A captured Qaeda commander who was a principal source for Bush administration claims that Osama bin Laden collaborated with Saddam Hussein's regime has changed his story, setting back White House efforts to shore up the credibility of its original case for the invasion of Iraq. The apparent recantation of Ibn al-Shaykh al-Libi, a onetime member of bin Laden's inner circle, has never been publicly acknowledged. But U.S. intelligence officials tell NEWSWEEK that al-Libi was a crucial source for one of the more dramatic assertions made by President George W. Bush and his top aides: that Iraq had provided training in "poisons and deadly gases" for Al Qaeda. Al-Libi, who once ran one of bin Laden's biggest training camps, was captured in Pakistan in November 2001 and soon began talking to CIA interrogators. Although he never mentioned his name, Secretary of State Colin Powell prominently referred to al-Libi's claims in his February 2003 speech to the United Nations; he recounted how a "senior terrorist operative" said Qaeda leaders were frustrated by their inability to make chemical or biological agents in Afghanistan and turned for help to Iraq. Continuing to rely on al-Libi's version, Powell then told how a bin Laden operative seeking help in acquiring poisons and gases had forged a "successful" relationship with Iraqi officials in the late 1990s and that, as recently as December 2000, Iraq had offered "chemical or biological weapons training for two Al Qaeda associates."
But more recently, sources said, U.S. interrogators went back to al-Libi with new evidence from other detainees that cast doubt on his claims. Al-Libi "subsequently recounted a different story," said one U.S. official. "It's not clear which version is correct. We are still sorting this out." Some officials now suspect that al-Libi, facing aggressive interrogation techniques, had previously said what U.S. officials wanted to hear. In any case, the cloud over his story explains why administration officials have made no mention of the "poisons and gases" claim for some time and did not more forcefully challenge the recent findings of the 9-11 Commission that Al Qaeda and Iraq had not forged a "collaborative relationship."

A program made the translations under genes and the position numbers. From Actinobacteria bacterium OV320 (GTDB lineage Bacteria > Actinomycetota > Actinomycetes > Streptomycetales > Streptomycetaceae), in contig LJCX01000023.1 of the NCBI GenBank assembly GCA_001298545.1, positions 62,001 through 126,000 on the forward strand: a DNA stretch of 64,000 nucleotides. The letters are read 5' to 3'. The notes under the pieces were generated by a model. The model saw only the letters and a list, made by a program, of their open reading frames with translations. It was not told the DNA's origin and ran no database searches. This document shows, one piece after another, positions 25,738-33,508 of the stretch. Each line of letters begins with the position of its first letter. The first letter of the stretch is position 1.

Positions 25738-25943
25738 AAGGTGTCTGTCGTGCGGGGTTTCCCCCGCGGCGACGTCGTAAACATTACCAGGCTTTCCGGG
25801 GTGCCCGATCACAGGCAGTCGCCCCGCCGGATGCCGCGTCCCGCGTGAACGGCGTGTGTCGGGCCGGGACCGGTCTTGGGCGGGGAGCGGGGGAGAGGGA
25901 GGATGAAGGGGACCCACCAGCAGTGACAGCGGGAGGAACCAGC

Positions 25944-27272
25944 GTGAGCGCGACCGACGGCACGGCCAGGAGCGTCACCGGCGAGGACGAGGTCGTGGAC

The debate, however, is far from over. Vice President Dick Cheney has sought to more vigorously defend the Iraq- Qaeda link, even reading to one TV interviewer from a U.S. intelligence report recounting a meeting between an Iraqi intel official and bin Laden on a farm in Sudan in the summer of 1996. (One possible problem: bin Laden had left Sudan for Afghanistan in May of that year.) Meanwhile, NEWSWEEK has learned, Pentagon officials are culling through captured Iraqi documents they say will provide hard evidence of multiple contacts between Iraqi officials and Qaeda members over a decade. Current plans call for a massive "document dump" before the election. But officials acknowledge ultimate proof may prove elusive. "It all depends on what your definition of a relationship is," said one.